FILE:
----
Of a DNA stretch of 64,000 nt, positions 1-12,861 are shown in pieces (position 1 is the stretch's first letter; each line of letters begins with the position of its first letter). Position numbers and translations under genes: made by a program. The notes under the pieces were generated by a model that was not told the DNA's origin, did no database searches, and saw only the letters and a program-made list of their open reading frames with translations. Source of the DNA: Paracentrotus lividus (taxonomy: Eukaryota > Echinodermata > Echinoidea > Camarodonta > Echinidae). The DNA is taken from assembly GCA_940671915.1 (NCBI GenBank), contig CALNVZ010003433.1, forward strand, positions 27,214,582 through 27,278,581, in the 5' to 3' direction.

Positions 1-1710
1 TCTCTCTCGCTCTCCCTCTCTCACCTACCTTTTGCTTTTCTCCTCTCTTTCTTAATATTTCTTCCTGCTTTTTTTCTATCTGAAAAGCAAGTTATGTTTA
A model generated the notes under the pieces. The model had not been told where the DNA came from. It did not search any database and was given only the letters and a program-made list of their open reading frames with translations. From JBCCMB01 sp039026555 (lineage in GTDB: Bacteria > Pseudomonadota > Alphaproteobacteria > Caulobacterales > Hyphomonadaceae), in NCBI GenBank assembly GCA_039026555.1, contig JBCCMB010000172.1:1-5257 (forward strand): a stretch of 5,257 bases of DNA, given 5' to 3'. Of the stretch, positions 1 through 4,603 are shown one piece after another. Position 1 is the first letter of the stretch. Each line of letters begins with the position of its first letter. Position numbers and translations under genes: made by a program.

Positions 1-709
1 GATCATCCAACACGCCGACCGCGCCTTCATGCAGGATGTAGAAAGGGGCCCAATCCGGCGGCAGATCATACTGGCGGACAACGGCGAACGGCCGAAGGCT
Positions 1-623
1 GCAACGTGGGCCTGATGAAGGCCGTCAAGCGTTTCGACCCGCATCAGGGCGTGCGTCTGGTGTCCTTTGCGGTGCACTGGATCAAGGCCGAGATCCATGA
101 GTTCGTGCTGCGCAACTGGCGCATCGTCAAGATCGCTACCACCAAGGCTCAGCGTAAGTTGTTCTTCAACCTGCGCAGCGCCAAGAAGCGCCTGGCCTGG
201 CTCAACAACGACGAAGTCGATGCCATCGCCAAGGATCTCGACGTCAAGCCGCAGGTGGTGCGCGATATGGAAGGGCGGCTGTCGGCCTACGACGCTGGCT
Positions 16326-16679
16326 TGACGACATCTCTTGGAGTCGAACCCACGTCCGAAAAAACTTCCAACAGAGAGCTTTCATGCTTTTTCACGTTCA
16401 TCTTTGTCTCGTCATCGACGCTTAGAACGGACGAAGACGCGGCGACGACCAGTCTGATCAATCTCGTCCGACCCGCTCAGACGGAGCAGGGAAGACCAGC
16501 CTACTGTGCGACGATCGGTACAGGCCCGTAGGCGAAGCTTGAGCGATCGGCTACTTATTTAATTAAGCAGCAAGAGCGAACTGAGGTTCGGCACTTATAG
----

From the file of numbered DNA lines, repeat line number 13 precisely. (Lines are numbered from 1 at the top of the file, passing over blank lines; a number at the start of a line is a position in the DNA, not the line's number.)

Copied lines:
16401 TCTTTGTCTCGTCATCGACGCTTAGAACGGACGAAGACGCGGCGACGACCAGTCTGATCAATCTCGTCCGACCCGCTCAGACGGAGCAGGGAAGACCAGC